A couple have been jailed for neglecting five of their children.
Nine children lived in bedrooms that smelled of urine and animal faeces and mattresses were soiled, Gloucester Crown Court heard.
The mother was sentenced to two years nine months and the father was sentenced to two years imprisonment.
Police photographs of the families' home show the squalor and filth within which the children were forced to live. It included a dirty and cluttered bedroom, ivy growing through a window and an open plug socket that was hanging from the wall.
The couple, who can not be named, pleaded guilty to neglecting five children between 2007 and 2012 at an earlier hearing. The ages of the children ranged from a baby to a young teenager. Charges relating to the other four will lie on file.
Gloucestershire police Detective Inspector Katy Miles, the senior investigating officer in the case, described it as "the most horrific case of child neglect the team has dealt with".
She said: "It's hard to imagine how any parent could just sit back and let their children live in such squalor but that's what happened. When they were challenged they were obstructive and didn't understand what they had done wrong - now they must live with the consequences.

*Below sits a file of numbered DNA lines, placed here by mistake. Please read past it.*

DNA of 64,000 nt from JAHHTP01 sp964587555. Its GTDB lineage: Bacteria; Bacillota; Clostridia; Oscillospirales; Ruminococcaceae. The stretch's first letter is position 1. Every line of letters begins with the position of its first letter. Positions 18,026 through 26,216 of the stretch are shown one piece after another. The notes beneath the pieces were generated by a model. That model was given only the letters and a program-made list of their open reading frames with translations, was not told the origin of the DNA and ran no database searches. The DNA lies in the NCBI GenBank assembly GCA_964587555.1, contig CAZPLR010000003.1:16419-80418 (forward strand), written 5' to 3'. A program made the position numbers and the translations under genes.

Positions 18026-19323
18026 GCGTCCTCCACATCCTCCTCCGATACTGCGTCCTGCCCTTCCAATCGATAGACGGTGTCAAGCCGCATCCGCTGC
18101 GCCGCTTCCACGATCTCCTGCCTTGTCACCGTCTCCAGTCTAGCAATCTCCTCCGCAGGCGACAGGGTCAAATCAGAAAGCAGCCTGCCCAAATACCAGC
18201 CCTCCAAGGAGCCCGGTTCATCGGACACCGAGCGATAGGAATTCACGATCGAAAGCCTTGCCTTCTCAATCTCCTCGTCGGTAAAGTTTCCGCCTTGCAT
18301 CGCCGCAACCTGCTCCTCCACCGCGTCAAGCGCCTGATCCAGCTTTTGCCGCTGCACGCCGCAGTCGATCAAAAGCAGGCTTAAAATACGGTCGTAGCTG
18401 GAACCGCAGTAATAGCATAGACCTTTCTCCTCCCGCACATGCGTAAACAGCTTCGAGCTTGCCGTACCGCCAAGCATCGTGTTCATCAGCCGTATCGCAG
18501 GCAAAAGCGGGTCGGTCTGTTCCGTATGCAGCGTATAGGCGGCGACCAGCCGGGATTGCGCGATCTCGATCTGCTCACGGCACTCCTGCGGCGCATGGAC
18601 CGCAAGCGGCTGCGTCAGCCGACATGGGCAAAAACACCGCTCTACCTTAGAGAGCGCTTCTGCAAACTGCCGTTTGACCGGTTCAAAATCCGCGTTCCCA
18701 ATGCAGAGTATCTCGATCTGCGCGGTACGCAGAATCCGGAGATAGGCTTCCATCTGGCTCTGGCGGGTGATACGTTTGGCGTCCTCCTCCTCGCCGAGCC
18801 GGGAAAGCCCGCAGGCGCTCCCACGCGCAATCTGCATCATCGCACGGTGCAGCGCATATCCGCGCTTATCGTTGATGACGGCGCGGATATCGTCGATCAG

"There are no winners but I'm pleased to say that since the children have moved into a caring and loving environment they have shown encouraging signs of improvement and their future is bright again.
"I would just encourage anyone with concerns about the treatment of a child to come forward and report them.
"While cases likes this present challenges, we have specialist officers as part of the Child Abuse Investigation Team and we are dedicated to investigating these offences and bringing prosecutions like this."
After the hearing, David Derbyshire of Action for Children called for a Government strategy to prevent neglect and help professionals put an end to children's suffering "as soon as concerns arise".
He said: "Children are left in devastating and damaging situations of neglect every day and more must be done to protect them.
"This case demonstrates strongly the need for early action that would help families out of terrible situations before they reach a crisis point and children's lives are put at risk.
"Teachers, police, social workers and health visitors have told us of barriers they face when they want to help children they suspect are being neglected. "